ukraine bandera monument rally neo nazi
© Global Look Press / Pavlo Palamarchuk
A rally near the monument to Stepan Bandera in Lviv, Ukraine, on January 1, 2022.
Claims by Kiev's ambassador to Germany about a national hero have sparked an outcry in Poland and Israel

Ukraine's Foreign Ministry has distanced itself from claims made by Kiev's ambassador to Berlin, which have sparked outrage in Poland and Israel.

Earlier the diplomat, Andrey Melnik, denied that Stepan Bandera - a controversial Ukrainian national hero who collaborated with the Nazis during WWII - was implicated in the mass murder of Jews and Poles.

There are "no issues" that divide Kiev and Warsaw now, the Foreign Ministry said in a statement on Thursday as it praised Poland for supporting Ukraine in its ongoing conflict with Russia. Both nations understand "the need to preserve unity," it added.

Andrey Melnik, Ukraine ambassador to Germany

Andrey Melnik, Ukraine ambassador to Germany
"The opinion that the Ambassador of Ukraine to Germany Andrey Melnik expressed in an interview with a German journalist is of his own and does not reflect the position of the Ministry of Foreign Affairs of Ukraine," the statement added.

The comment came after Poland's top diplomats demanded Kiev clarify its stance on Bandera and his role in the massacre of Jews and Poles, committed by Ukrainian nationalists along with the Nazis, during the WWII.

On Friday, Polish Deputy Foreign Minister Marcin Przydacz sharply criticized Melnik's views on Bandera. "Such an opinion and such words are absolutely unacceptable," he told the online news portal Wirtualna Polska. Such words "are inconsistent with reality," "do not help," and drive a wedge between Kiev and Warsaw, he added

"We are interested in the position of the Ukrainian government," Przydacz said.

Poland's Foreign Minister Zbigniew Rau said on Friday he contacted Ukraine's top diplomat, Dmitry Kuleba, over what he called "false statements on history" made by Melnik. Rau also thanked Kuleba for "a quick public intervention" on the matter.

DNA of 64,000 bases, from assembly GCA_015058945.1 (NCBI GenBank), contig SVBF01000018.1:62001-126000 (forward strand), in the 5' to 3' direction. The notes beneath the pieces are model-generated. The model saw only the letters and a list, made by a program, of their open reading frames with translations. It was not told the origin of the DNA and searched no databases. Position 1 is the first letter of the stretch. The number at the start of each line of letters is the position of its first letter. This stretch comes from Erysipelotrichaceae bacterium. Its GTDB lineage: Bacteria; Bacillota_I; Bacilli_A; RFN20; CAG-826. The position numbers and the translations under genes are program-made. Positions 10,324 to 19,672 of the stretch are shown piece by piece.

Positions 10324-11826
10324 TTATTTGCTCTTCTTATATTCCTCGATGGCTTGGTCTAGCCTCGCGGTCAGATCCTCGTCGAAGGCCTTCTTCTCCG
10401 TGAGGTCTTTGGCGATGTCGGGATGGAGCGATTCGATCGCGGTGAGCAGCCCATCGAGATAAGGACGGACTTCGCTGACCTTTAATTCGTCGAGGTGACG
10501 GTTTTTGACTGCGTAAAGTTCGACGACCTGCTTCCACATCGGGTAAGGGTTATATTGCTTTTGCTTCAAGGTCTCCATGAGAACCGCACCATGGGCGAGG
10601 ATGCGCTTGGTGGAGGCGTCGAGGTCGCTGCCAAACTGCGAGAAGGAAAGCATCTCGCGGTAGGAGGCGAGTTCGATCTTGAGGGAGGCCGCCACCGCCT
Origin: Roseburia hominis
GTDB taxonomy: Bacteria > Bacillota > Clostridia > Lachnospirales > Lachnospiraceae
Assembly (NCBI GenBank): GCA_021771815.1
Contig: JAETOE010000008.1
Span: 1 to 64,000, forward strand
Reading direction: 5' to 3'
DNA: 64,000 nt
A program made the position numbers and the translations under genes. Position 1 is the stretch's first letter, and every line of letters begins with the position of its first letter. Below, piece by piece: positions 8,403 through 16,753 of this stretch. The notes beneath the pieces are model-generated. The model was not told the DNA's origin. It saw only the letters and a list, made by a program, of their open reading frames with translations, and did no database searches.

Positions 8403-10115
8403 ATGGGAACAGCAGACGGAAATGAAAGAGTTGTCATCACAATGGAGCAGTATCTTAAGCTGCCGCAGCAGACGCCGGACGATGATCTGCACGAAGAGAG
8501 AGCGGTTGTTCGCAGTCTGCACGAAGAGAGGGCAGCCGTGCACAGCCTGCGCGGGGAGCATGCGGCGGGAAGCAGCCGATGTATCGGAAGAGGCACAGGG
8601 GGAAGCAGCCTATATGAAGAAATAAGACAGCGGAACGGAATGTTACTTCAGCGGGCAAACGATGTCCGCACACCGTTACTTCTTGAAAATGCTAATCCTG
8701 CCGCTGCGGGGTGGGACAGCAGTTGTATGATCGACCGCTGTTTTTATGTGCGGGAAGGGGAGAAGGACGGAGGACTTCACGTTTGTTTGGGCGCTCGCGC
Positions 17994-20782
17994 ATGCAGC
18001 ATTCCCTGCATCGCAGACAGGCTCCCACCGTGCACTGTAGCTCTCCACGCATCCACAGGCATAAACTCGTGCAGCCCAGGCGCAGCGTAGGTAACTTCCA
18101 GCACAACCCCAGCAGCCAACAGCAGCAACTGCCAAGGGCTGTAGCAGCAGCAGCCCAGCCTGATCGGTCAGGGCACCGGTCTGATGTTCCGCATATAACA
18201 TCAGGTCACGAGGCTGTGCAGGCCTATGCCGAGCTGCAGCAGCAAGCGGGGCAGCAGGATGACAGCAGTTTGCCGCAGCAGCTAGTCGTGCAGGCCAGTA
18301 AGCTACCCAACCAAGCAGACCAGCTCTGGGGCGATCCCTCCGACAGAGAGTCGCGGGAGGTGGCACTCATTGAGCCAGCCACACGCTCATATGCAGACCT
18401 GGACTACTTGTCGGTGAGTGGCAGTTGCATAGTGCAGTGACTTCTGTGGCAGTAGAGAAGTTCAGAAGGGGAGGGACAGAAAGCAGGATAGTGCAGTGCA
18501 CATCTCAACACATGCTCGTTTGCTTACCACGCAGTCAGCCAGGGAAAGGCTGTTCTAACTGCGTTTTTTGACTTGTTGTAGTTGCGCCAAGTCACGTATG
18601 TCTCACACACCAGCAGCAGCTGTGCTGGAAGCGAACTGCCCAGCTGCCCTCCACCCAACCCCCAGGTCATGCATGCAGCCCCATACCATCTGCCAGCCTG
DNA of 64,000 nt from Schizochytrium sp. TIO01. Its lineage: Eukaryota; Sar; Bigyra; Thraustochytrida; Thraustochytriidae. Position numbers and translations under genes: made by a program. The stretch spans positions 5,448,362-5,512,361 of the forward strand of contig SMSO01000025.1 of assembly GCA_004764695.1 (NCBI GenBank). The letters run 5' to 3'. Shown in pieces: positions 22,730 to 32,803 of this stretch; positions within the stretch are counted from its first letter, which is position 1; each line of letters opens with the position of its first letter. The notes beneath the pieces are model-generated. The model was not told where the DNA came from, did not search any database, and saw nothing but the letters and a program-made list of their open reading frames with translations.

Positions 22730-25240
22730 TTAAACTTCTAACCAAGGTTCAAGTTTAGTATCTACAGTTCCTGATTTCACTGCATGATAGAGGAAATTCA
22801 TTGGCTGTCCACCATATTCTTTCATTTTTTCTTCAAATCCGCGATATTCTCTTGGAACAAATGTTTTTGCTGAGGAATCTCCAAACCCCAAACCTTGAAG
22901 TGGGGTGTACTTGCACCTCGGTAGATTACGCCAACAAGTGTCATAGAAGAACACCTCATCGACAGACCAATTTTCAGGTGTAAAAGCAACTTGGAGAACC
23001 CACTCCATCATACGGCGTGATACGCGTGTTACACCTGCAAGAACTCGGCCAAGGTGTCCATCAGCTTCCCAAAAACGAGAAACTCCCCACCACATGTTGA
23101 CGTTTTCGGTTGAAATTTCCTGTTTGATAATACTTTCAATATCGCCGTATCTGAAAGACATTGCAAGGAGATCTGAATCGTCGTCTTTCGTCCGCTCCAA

The Israeli embassy in Kiev also denounced Melnik's words, calling them an "insult" to the memory of Ukrainian nationalists' victims. "The statement made by the Ukrainian ambassador is a distortion of the historical facts, belittles the Holocaust and is an insult to those who were murdered by Bandera and his people," the embassy statement read, according to the media.

Speaking to German podcaster Tilo Jung on Wednesday, Melnik repeatedly denied Bandera's involvement in any massacres committed by Ukrainian nationalists and Nazi collaborators during WWII on the territory of the modern-day Ukraine, and insisted he was a hero and a freedom fighter who "acted in a very difficult environment" and had no need to abide by rules.

"There are no laws for those who fight for freedom," Melnik told Jung at that time, insisting Bandera "was no mass murderer of Jews and Poles." According to data brought up by Jung during the interview, Bandera's followers, along with the Nazis, murdered a total of 800,000 Jews as well as up to 44,000 Poles in Ukraine during World War II.

It is unclear how exactly Kiev resolved the issue, since Melnik appeared to double down on his statements after the interview. On his Twitter page, the outspoken diplomat shared a post by Sergey Sumlenny, former head of the Kiev office of Germany's Heinrich Boell Fund, where he called on Germans to "humbly shut up about Bandera at last, or (better and recommended) kneel and ask for forgiveness." Melnik's caption to the post read: "Worth reading."